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    1. That reminds me, I saw some beautiful photo and video documentation of Mercian's shop recently; will try to find it.

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  25. Thanks for the tip. I found this short video, and it looks like the interior of the little brick building visible on Streetview. So here is the fascinating contrast with Firefly's premises.
    http://news.bbc.co.uk/2/hi/uk_news/england/8092048.stm

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  26. Wonderful comments! specially about the cost. I recently bought custom TI frame and built it with my parts to save some money. I know of Firefly but went with Seven. There is an art to the process and they are all beyond just a bike. But at the core, they are great bikes. My $3600 frame and fork is way too expensive but I chose it because I really wanted Seven. No reqrets about the bike, the more I ride the more I love it. The price should also be noted that if the frame is costing $4000, you'll more likely spend equall amount for all other parts. How may of us really need $8000 bike you'll never race!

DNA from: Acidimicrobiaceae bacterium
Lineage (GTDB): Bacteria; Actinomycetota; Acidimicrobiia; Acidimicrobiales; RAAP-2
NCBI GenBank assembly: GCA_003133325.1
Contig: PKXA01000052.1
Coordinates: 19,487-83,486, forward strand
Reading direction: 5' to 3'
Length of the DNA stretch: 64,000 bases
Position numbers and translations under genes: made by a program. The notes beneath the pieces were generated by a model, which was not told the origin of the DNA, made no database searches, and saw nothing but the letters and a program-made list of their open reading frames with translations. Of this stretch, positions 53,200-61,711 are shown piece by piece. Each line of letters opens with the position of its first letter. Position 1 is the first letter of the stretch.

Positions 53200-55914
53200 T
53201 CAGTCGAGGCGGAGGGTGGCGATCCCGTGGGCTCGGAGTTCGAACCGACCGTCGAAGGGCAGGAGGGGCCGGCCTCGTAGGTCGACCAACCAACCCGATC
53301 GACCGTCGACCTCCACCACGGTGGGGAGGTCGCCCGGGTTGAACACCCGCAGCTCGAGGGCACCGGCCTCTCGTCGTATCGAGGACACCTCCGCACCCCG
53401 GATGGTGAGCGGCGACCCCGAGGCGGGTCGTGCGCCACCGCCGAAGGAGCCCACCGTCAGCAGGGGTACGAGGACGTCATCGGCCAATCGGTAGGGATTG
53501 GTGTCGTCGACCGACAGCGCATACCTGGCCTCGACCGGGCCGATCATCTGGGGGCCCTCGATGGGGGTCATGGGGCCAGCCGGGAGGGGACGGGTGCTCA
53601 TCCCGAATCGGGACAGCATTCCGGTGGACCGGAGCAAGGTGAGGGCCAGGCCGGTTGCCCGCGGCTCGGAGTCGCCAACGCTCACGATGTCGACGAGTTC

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  27. Anyone here into high end audio? It's the same thing. These bikes are functional works of art for a lot of people, not practical bikes or even race bikes. The bike itself is something to respect. For those types of buyers/riders, the process is part of that.